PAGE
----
Measuring Stress: A Guide for Health and Social Scientists
Measuring Stress is the definitive resource for health and social scientists interested in assessing stress in humans. With contributions from leading experts, this work provides for the first time a unified conceptual overview of the intricate relationship between stress and a variety of disorders. Its interdisciplinary approach to the selection of appropriate environmental, psychological, and biological measures includes comprehensive evaluations and practical advice regarding a wide range of measurement approaches. For environmental stress, techniques such as checklists and interviews that measure life event, daily event, and chronic stress are discussed. An analysis of psychological measurements includes methods for assessing stress appraisal and affective response. Neuroendocrine, cardiovascular, and immune measures are examined as important biological stress assessments. Contributors also uncover the conceptual underpinnings of each approach as well as the various costs and benefits of available assessment techniques. Reflecting the diversity of theoretical conceptions of stress, Measuring Stress masterfully provides integrative, incisive guidelines that will prove invaluable to students, clinicians, and researchers in health and social psychology, medicine, nursing, epidemiology, sociology, and psychiatry.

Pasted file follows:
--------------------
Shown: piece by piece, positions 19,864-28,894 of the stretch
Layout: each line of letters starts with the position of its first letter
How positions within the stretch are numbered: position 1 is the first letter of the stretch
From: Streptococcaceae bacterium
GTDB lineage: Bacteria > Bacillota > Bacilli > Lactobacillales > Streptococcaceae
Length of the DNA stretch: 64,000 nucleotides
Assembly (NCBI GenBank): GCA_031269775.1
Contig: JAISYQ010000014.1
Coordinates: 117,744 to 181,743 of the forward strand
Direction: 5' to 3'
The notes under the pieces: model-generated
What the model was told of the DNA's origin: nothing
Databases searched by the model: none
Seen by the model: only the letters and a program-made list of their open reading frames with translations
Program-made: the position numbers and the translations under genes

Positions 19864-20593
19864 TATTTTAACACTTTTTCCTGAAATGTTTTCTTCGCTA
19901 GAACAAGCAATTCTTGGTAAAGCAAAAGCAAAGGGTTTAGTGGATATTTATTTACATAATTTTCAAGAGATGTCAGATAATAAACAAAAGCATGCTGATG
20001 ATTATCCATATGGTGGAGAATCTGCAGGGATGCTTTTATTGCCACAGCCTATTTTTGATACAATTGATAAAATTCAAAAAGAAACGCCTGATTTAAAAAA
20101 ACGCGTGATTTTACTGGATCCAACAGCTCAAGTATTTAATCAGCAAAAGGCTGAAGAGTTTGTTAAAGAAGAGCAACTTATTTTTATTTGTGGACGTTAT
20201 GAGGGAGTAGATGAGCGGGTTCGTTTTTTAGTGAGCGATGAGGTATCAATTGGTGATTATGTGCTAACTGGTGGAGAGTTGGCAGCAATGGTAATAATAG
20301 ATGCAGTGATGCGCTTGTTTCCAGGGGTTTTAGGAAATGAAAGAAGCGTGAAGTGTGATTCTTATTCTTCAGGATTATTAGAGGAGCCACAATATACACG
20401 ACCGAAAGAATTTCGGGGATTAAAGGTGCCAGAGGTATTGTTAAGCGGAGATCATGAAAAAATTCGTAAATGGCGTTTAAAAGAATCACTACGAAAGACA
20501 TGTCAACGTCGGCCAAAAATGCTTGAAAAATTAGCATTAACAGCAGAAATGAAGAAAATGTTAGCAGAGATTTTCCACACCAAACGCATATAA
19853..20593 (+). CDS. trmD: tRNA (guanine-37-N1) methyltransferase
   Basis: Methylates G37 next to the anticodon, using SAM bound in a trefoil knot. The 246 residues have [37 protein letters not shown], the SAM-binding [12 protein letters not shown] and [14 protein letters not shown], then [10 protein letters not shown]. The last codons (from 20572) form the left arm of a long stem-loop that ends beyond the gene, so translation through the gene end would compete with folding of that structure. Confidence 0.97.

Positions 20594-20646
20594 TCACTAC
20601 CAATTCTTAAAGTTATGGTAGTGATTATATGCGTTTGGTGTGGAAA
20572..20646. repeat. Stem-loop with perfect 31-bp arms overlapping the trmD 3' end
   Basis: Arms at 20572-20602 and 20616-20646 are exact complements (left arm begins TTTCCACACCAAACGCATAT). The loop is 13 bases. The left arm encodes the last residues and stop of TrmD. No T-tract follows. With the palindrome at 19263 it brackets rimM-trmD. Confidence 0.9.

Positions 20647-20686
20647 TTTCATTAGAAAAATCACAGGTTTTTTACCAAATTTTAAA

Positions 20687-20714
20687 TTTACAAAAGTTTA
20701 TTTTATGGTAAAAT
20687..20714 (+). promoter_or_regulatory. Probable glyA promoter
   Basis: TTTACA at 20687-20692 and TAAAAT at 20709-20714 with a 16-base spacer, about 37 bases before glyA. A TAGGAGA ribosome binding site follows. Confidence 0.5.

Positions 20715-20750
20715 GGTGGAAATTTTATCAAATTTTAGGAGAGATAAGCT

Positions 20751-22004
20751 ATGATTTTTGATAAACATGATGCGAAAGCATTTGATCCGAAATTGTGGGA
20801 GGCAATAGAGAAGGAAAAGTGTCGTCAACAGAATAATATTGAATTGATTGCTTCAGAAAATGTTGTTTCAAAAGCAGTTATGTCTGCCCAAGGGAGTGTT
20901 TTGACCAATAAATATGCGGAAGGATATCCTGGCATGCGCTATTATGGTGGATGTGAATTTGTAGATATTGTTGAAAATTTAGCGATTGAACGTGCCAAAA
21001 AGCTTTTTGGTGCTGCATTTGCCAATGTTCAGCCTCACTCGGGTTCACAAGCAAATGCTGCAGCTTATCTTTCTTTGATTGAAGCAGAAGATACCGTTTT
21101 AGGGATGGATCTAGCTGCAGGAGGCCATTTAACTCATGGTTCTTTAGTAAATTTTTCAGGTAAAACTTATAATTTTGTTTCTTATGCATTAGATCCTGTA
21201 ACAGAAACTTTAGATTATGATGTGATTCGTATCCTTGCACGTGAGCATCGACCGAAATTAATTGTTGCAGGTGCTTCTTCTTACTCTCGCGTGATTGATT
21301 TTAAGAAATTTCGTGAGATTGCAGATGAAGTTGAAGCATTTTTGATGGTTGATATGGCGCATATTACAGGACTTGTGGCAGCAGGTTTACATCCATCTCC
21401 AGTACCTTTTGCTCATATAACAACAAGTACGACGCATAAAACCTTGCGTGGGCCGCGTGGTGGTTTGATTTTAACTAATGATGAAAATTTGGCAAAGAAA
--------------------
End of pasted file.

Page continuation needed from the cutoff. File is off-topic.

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The Environmental Perspective
JANICE K KIECOLTGLASER
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activity addition adjectives affect alternative appraisal approach assays assess associated behavioral blood pressure Brown cardiovascular catecholamines cells changes Chapter checklist chronic stressors Cohen collected conceptual considerable consistent contextual coping cortisol daily depression designed developed diary difficulties dimensions discussed disease disorder distress Dohrenwend emotional environmental estimates example experience exposure factors function heart hormones immune impact important increased indices individual influence interest interview involved issues Journal Journal of Personality Lazarus less levels major measures Medicine methods mood negative objective observation occur outcomes particular period person physical positive possible potential Press problems procedures psychological questionnaires questions range recent recording reflect regard relationship relatively relevant reliability reported require response result role role stressors samples scale self-report severe situation Social specific stress stressors studies subjects suggest techniques tion types variables volume York